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13 May, 2013

Charlottesville Blogging: Walking Around the University of Virginia

Posted in : Travel Guide for Charlottesville - VA on by : The Gourmez

After a great brunch, Ben and I decided to take a stroll around the University of Virginia, founded by Thomas Jefferson. President Jefferson also designed most of the notable architecture on the main campus, which is where we took that stroll. No official tour; we went where the pretty buildings and Ben’s Ingress portals called.

We parked in the Corner, which is a typical college town strip of affordable eateries and retail that I’m sure UVA’s students keep busy.


Crossing University Drive brought us to a set of entrance gates and the first appearance of mysterious marks in white paint.


Yep, that’s a double helping of “IMP.” The next mysterious mark was in the building just past the gates, part of the UVA medical center.


Hello, giant “Z”! I imagine it wouldn’t take me long to figure out what all the approved graffiti stands for, but I think I’d prefer to wonder. Across Hospital Drive is a lovely lawn peppered with literary quotes.


Hard to see, but there's an "IMP" on Brook's Hall in the distance.

Hard to see, but there’s an “IMP” on Brook’s Hall in the distance.

I figured it was the campus’s main lawn, but I discovered how wrong I was as we continued our journey around the side of Brook’s Hall. The Rotunda captured our eye next, as Jefferson designed it to do as the landmark building of the campus.


Yes, that’s another “Z” and “IMP”! Not to mention a lovely sculpture.


A couple of yoga practitioners meditating below a tree in front of the Rotunda seemed picturesque.


The Rotunda is impressive, but I found the nearby University Chapel prettier.


In the midday light, the stained glass was beautifully rosy.


Right behind the chapel is the West Range, part of the large Academical Village that borders the true great lawn of the college. But we’ll get to that in a moment.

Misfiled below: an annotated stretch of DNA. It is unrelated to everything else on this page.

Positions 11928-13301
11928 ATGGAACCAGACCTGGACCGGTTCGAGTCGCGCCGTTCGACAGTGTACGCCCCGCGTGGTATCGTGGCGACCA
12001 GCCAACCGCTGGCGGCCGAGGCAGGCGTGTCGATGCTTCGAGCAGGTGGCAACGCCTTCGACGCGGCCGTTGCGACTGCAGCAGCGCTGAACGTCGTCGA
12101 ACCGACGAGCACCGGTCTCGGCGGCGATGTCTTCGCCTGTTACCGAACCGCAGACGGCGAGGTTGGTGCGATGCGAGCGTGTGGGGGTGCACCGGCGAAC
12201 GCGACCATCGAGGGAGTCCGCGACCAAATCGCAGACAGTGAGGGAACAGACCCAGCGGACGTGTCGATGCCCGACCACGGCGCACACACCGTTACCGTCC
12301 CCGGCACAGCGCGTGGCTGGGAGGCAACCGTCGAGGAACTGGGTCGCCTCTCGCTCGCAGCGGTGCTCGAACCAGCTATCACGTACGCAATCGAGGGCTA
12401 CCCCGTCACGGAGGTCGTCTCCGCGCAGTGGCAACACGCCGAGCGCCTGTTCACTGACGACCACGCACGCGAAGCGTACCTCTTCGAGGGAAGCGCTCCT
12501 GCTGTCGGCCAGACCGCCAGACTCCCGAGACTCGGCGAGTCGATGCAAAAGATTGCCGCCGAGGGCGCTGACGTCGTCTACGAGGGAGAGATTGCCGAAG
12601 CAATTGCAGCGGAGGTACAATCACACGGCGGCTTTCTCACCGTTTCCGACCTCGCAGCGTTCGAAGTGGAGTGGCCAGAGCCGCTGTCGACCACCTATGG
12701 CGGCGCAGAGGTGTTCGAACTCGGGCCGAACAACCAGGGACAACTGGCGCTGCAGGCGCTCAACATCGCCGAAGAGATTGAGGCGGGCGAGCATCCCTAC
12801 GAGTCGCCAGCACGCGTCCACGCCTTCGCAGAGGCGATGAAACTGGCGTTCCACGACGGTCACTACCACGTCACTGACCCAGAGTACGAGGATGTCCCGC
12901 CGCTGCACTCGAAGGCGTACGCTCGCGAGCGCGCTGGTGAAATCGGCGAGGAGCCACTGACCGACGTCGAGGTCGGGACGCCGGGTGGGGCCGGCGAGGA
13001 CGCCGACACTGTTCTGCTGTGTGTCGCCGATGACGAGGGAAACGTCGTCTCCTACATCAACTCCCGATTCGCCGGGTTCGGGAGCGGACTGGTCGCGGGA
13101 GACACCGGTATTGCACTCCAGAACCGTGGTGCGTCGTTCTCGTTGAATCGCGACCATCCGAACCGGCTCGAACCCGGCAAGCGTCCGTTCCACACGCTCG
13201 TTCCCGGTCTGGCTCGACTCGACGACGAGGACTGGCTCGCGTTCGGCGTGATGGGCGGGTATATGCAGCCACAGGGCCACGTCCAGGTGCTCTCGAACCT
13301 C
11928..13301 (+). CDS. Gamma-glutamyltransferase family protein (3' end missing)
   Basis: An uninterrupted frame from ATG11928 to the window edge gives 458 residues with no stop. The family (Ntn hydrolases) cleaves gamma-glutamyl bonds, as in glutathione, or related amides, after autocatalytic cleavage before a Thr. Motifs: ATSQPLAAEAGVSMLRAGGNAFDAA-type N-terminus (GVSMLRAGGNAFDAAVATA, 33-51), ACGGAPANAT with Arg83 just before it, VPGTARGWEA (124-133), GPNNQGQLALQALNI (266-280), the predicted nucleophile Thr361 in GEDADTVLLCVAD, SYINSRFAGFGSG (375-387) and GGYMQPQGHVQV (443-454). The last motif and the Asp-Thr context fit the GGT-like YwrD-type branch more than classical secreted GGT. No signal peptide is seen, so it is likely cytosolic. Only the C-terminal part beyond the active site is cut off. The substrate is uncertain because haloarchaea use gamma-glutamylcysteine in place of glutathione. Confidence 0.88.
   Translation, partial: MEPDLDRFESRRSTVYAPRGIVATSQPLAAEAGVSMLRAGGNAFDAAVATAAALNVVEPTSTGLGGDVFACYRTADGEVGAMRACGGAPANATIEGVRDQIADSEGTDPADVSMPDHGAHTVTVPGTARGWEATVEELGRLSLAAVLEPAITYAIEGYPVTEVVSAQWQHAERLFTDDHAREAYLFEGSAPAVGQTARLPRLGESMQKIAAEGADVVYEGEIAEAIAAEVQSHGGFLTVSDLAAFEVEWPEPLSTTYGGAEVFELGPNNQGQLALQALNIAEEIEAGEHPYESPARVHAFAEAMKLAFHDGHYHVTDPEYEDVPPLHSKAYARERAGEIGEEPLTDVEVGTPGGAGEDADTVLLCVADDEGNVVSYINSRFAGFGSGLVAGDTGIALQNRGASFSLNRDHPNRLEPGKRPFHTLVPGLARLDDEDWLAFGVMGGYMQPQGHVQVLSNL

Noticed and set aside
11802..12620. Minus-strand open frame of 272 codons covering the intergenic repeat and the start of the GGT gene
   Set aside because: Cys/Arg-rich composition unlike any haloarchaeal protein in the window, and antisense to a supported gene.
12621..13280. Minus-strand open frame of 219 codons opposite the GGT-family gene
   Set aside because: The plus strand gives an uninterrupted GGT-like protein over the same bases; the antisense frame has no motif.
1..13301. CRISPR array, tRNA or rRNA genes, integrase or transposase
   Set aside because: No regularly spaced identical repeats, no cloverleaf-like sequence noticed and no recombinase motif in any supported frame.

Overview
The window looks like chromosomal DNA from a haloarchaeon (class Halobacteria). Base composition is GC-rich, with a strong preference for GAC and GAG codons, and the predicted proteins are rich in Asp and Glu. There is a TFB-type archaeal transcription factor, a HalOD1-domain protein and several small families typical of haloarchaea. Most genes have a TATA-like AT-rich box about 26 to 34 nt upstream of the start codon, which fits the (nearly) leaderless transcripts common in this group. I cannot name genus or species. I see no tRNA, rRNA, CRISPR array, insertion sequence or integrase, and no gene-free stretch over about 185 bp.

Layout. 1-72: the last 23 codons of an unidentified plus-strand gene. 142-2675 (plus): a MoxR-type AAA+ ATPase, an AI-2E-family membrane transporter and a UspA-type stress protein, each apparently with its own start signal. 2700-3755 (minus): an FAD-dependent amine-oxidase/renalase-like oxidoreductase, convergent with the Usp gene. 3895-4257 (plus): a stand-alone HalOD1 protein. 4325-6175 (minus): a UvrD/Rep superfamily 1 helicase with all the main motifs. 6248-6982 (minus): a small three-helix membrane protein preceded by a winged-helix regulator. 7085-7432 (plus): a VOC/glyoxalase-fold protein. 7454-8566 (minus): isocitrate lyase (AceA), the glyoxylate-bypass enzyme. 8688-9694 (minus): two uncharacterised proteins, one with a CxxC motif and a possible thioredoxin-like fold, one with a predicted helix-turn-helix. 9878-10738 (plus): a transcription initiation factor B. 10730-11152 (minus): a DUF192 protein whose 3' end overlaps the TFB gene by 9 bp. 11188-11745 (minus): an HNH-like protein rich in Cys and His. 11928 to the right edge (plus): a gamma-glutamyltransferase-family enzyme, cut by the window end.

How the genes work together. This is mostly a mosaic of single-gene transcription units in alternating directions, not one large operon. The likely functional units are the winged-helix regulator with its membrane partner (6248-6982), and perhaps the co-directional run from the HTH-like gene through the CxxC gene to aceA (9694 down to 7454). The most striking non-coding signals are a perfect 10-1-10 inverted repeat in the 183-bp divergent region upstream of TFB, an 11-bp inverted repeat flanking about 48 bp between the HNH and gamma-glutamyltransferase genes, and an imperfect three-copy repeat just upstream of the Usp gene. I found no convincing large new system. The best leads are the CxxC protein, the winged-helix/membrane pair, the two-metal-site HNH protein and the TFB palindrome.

The West Range dates to the early 1800s. It is still in use today as grad student housing and contains a gorgeous meeting room used by the Jefferson Society. But what surprised me was stumbling upon Edgar Allen’s Poe’s old room, furnished with period pieces and complete with a “Press Me!” button that gives Poe’s history with UVA.


That’s my reflection, not Poe’s ghost.

If I were a UVA grad student, I would LOVE to live in the Academical Village. Walking past some hidden gardens toward the East Range only made me sadder I never had despite how hot those old brick rooms likely get in summer.


The East Range.

The East Range.

Right in the middle of the Ranges is the proper Lawn, and it’s a beautiful sight. On a warm Saturday afternoon, it bustled with residents, students, tour groups, and visiting families.

Also, painters painting the Rotunda.

Also, painters painting the Rotunda.


Across McCormick Road is a statue I found fascinating because I could picture it so easily as an illustration in science fiction stories.


It’s called the Aviator and was built to honor the first UVA student who died in World War I.

Our stroll finished after wandering a little farther into the university and then up Emmett Road, passing a lovely lake on campus grounds,


and some nice flora while rounding the tennis courts back to University Drive and the Corner.


It wasn’t an informational tour of UVA, but I found myself truly appreciative of the history those amazing buildings likely contain. I think I would have loved the significance of it all if I’d been a UVA student, and it’s definitely worth an afternoon of exploration.

For the complete set of photos from our weekend Charlottesville trip, click here.

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